The Most Rewarding Part

In this week between the holidays, I’m not going to indulge in any catalog industry bashing or industry postmortems. Instead, I want to share with you what is the most rewarding part of this blog for me. It is receiving all the emails and notes from readers, like you, each week, commenting on what I’ve recently written, and sometimes asking about something I wrote long ago.

My pledge to you will be to always do the right thing, by writing about the truth on all aspects of this industry, as I know it to be. I’m not always correct (and there are some of you that let me know when I’m not). I’m not going to sugarcoat what is happening or what you have to do to survive. So far, my approach seems to be working, as subscribers to this blog grew another 32% in 2017. Thank you!

Here is a sampling of some of the most rewarding emails I received in 2017 from readers commenting on things I had written.

  1. When I made the comment that probably only 1% of my readers had ever been ice fishing, one reader from Nebraska sent a photo of she and her husband, standing on a lake somewhere in South Dakota (which looked like the Arctic tundra) with her ice fishing auger in hand, and a caption that she was the 1%.

 

  1. The catalog creative director that remembered I had critiqued her catalog during one of my “What Were They Thinking” speeches, more than 20 years ago, and who further recalled that other speakers at that event had predicted that catalogs would be dead in 10 years, yet she is still going strong 20 years later.

 

  1. A CEO who thanked me for including a quote in one posting from Jim Elliott (“He is no fool who gives up what he cannot keep to gain what he cannot lose”), as that quote was hanging in the company’s conference room.

 

  1. The CEO who said this of my posting about writing a thank you letter to a person that had helped me earlier in my career, and who had just turned 100: “though not a mention of catalogs or merchandising, I gained as much from this post as any you have written recently.”

 

  1. The Art Director, whose catalog I eviscerated last summer by calling it boring and lacking of passion, who wrote to say “I agree. It’s boring. Love your article regardless! It’s inspired me!!” (Her email meant a lot to me. I often worry that some of you will think I’m just being an old grump when you read something very negative that I’ve written about someone’s catalog. It was nice to get confirmation from the catalog in question that even the Art Director agreed.)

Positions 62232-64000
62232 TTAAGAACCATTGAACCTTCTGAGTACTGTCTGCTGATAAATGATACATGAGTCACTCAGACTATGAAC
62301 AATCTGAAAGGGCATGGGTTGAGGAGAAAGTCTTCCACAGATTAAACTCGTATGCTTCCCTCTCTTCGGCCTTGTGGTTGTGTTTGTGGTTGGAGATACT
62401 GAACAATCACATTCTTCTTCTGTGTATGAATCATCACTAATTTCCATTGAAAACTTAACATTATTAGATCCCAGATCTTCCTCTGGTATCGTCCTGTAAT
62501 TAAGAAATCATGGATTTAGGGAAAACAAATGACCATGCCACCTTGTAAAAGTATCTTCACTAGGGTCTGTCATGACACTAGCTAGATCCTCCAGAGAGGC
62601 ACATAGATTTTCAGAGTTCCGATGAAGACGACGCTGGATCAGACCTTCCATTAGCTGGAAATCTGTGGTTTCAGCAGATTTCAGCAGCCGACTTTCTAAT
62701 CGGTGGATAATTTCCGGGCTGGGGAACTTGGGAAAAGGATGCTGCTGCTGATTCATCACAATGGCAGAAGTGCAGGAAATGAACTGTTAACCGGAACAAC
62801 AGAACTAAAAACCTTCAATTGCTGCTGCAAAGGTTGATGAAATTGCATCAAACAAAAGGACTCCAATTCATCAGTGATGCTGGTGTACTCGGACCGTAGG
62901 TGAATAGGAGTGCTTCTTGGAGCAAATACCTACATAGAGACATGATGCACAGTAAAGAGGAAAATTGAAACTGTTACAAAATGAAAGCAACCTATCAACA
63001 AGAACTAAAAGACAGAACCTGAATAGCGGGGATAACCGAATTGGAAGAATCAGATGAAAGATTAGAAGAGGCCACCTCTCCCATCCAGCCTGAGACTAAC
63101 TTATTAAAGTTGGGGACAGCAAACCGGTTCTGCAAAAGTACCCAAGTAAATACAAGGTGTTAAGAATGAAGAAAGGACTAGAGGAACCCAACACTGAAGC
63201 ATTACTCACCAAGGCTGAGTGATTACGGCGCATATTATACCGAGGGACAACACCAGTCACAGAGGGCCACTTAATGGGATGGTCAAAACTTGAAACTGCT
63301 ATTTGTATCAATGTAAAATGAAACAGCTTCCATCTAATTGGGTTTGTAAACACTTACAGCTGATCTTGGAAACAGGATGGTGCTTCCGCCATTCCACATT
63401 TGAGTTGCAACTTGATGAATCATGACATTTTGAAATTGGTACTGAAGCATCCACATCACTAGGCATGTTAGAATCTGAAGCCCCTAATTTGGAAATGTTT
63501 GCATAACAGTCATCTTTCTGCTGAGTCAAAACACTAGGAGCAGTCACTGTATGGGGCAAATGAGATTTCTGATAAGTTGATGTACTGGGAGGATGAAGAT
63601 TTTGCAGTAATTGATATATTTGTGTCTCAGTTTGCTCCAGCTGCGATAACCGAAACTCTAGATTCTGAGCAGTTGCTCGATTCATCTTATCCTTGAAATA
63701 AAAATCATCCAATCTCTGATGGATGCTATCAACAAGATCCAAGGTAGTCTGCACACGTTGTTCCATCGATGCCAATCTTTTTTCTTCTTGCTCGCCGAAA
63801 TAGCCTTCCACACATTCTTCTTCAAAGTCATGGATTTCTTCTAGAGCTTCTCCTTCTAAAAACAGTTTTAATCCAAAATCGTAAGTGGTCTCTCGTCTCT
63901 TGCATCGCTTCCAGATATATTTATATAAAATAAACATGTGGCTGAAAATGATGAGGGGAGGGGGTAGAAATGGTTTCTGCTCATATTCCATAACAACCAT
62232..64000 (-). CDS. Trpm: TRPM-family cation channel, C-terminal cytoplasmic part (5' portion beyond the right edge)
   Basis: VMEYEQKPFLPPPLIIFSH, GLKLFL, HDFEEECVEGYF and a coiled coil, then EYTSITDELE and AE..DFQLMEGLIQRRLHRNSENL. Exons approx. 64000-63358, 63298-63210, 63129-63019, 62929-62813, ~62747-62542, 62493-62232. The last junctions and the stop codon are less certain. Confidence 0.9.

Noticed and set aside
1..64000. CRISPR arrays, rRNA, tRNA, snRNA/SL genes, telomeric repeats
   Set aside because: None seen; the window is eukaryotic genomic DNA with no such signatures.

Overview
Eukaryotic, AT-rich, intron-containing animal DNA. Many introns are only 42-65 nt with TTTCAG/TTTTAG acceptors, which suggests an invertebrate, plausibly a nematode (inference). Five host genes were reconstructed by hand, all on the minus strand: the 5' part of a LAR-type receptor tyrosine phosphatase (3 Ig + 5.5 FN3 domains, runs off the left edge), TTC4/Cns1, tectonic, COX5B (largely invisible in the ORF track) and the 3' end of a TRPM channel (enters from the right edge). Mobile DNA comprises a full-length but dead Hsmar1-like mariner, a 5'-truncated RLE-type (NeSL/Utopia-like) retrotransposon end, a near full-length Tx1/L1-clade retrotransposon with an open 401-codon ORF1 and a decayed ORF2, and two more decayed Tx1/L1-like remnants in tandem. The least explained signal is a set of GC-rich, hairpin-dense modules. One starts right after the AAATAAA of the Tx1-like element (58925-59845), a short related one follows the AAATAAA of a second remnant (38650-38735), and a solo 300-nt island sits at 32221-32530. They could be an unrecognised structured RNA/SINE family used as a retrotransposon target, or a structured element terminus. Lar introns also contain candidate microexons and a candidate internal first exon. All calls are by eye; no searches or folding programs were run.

1. The note from a merchant commenting on my statement that most catalogs lack passion: “Well said Bill! No innovation, new product introduction or great idea ever got traction without someone with passion & grit to see it come to fruition. Champions don’t follow or go with the flow. Big companies have big meetings with many stakeholders so they all agree.  When you have consensus, you are sure to only support mediocrity by playing it safe!  The problem is not new product, but the true passion to sell it!”

 

  1. The CEO who sent me a note after a posting I did on the difficulties of being a catalog CEO in 2017 who stated “I’m a big fan of your blog and try to read it first thing Monday.  I think you really nailed it on this one.  Great work.”

 

  1. The note I received from one of the catalogs which I recently cited as going out of business here in New England: “We’ll be the first to admit that we didn’t do enough to update the catalog; but the bottom line is that without some unique and/or proprietary product we weren’t going to be successful in this business and I’m afraid that was our inherent weakness and the problem plaguing the vast majority of our industry.” Truer words were never written than that comment about unique products.

 

  1. I received more than a dozen emails from readers two weeks ago following my posting called Gone Too. Half the comments were from people who noticed my joke about Vermont (where they think pure thoughts while packing your order), and the other half were from readers who also owned a cabin or camp in the woods. Several even sent pictures, including one of a very elaborate outhouse!

 

  1. There are several people I want to thank who routinely take the time to send me notes that keep me honest by pointing out either errors or flaws in my logic, or who routinely have a kind word, and sometimes both. They include Lis Kislik, Ernie Schell, Steve August, Jim Alexander and Frank Oliver – thank you for keeping me in line, for giving me your time, and often for providing ideas for future postings.

 

  1. Finally, I want to thank Jake Foley at Datamann, who, when he has time, will offer grammatical changes based on his writing skills which were honed by a very strict English teacher. And of course, thanks to my wife Shari, who reads EVERY posting before it goes out, and who laboriously corrects my poor spelling and punctuation. She also recommends when I need to “tone it down”.

 

I don’t think of myself as a writer, and certainly not a gifted one. But I love direct marketing. I love the idea that you can send someone a message – either through the mail or electronically – and get them to do something. I started out my career in fund raising, which is 100% harder than cataloging. In fund raising, you don’t ship someone their sweater or winter boots – all you have to give someone for their donation is a warm feeling and a sense of gratitude.

Please keep the emails and comments coming. I love hearing from you. I tried to respond to every comment I receive.

Have a happy New Year, and we’ll start the new year off next week with why you must do something different.

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by Bill LaPierre

VP – Business Intelligence and Analytics

Datamann – 800-451-4263 x235

blapierre@datamann.com